… But what about execution?

But while this positivity is encouraging, the reality is that a well-thought-through strategy is worthless without execution. The fact is that effective digital execution is now core to business success. Senior management want to see tangible results, not just technical plans and vanity metrics.

And Acquia has found that although organisational confidence in digital strategies is high, the reality on execution is less rosy.

Despite the 83 per cent of digital professionals saying their strategy is fit for purpose, 65 per cent also see implementing digital across the business as their number one strategic challenge. This clear, and perhaps surprising, contradiction shows that what has been written down in strategy documents may not necessarily be finding its way through into business reality quite as easily as you might imagine.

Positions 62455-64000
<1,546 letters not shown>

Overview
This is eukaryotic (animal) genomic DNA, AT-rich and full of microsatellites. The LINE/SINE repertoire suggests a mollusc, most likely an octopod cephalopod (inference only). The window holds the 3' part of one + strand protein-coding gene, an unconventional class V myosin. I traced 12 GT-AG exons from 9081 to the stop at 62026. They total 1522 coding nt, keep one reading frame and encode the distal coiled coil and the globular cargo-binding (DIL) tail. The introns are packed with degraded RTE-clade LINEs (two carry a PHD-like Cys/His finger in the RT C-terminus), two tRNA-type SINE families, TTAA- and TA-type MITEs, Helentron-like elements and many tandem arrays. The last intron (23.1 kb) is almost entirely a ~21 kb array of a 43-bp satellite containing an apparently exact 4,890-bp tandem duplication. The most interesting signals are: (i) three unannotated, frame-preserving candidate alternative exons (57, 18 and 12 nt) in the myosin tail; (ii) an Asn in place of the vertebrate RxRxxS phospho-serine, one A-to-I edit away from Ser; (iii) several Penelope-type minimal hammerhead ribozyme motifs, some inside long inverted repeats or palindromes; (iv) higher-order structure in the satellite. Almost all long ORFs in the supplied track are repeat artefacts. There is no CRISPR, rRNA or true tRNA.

More than half (53 per cent) of CDOs and CIOs claim that the problem is a lack of support from other team members and other departments in the business, as well as the lack of board support. Additionally, over a third (36 per cent) also point to a lack of skills, a major hurdle when the business needs to execute effectively on the plans being made by company leaders. It doesn’t stop there. Many companies battle with competing priorities, but when it comes to digital this can hinder an organisation’s sense of urgency — potentially even leading to failures in delivery. 

How to explain these incongruous statements? Are marketers’ perceptions of digital alignment in their organisations that far removed from reality? Or is the earlier confidence simply based on blind optimism? Whichever way you look at it, ultimately we see that while there is a high degree of confidence at the top (over-confidence perhaps?), this begins to diminish sharply the closer the business gets to delivery.